When people think of AI driven products they think of neural networks and deep learning. However, what people seem to forget is that the machine learning model is just a small part of a larger data architecture. The data architecture lays the foundation to work with data in the first place and enables business intelligence, analytics and machine learning models. In this post we will look into the components of an example data architecture. We’ll briefly describe each component by answering the following three questions:
Here we’ll briefly answer why this component is needed and what purpose it’s serving.
Here we’ll list main properties we’d like this component to have. If we for example have large i/o throughput then we’d like a system that’s able to handle it. If we on the other hand have lots of data we’d like a system which scales with the data. If we want real time access then the system should allow to do this.
Sometimes properties are contradicting. In other words you can’t have two things at the same time . A classical example is Brewer’s CAP theorem . In that case it’s important to chose those properties best suited for the specific use case.
There are various products for each component and many good open source ones, too. Here we’ll mention some of them. Sometimes different solutions do almost the same thing. Sometimes they focus on different aspects of the above mentioned properties.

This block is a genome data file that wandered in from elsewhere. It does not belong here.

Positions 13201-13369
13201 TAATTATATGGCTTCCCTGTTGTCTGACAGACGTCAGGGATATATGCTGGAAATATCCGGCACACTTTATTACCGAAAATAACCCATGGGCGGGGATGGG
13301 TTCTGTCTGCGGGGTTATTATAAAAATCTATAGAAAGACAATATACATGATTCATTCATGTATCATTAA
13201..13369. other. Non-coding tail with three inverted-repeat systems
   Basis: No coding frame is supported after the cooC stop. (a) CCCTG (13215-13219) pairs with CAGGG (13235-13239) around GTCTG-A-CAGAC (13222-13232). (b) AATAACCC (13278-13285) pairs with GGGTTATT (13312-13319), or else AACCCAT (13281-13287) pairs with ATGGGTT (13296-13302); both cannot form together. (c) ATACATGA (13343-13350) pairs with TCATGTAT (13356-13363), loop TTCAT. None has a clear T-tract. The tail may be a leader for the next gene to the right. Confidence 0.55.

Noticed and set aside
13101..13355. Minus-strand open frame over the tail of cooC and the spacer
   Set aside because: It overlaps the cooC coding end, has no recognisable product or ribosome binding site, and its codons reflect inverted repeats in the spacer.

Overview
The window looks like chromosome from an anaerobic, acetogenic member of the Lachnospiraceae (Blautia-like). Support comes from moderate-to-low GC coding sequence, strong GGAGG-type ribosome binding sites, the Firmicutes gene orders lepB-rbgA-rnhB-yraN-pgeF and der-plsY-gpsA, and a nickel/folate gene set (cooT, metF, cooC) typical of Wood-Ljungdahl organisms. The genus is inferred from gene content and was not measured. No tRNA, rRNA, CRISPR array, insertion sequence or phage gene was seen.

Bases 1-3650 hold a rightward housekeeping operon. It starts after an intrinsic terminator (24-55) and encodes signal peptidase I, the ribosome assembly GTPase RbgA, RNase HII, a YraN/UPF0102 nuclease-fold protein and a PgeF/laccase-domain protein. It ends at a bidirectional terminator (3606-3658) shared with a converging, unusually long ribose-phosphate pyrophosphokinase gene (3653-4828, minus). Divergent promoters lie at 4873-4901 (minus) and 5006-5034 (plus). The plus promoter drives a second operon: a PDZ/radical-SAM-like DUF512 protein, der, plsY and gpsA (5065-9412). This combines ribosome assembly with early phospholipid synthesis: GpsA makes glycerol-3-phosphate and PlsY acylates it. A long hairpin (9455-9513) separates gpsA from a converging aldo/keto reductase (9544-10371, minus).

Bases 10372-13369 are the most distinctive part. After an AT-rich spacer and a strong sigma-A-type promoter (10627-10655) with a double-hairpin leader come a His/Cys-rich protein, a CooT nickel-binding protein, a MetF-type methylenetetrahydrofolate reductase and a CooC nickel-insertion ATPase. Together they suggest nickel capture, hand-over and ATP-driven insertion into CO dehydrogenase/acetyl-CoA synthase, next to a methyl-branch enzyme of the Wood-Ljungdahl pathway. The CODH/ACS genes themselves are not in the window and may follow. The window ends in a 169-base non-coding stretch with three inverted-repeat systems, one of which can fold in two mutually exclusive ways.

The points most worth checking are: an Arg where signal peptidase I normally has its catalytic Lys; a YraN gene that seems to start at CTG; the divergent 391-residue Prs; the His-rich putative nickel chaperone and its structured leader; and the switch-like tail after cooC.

Data pipelines can be implemented in a batch fashion (e.g. once a day) or they can be implemented in a streaming fashion (near real time). We’ll not differentiate between those two in this post to keep things simple. Some of the tools we mention are better suited for real time whereas others are better suited for batch processing. As a rule of thumb: real time pipelines are usually more brittle and involve more work than batch pipelines.
This post is only talking about the technological side of things. Keep in mind that a successful data organization is not only about technology. Other factors such as organizational structure, processes and people play an equally important role.
The solution shown here is just one possible data architecture. It serves as a showcase to better understand the building blocks and why we need them. Depending on the concrete use case components mentioned here might be different or completely missing.
The following image shows a possible data architecture. Arrows mark the data flow direction.
Most of the available data is part of the application state e.g. user profile information, user purchases or item descriptions. This data needs to be accessible in real time and is usually stored in databases.
This highly depends on the actual use case within the application. Sometimes you want high I/O throughput. In that case NoSql databases might be a good fit. Sometimes you want to join and filter the data in various ways. In that case traditional relational databases might do the job.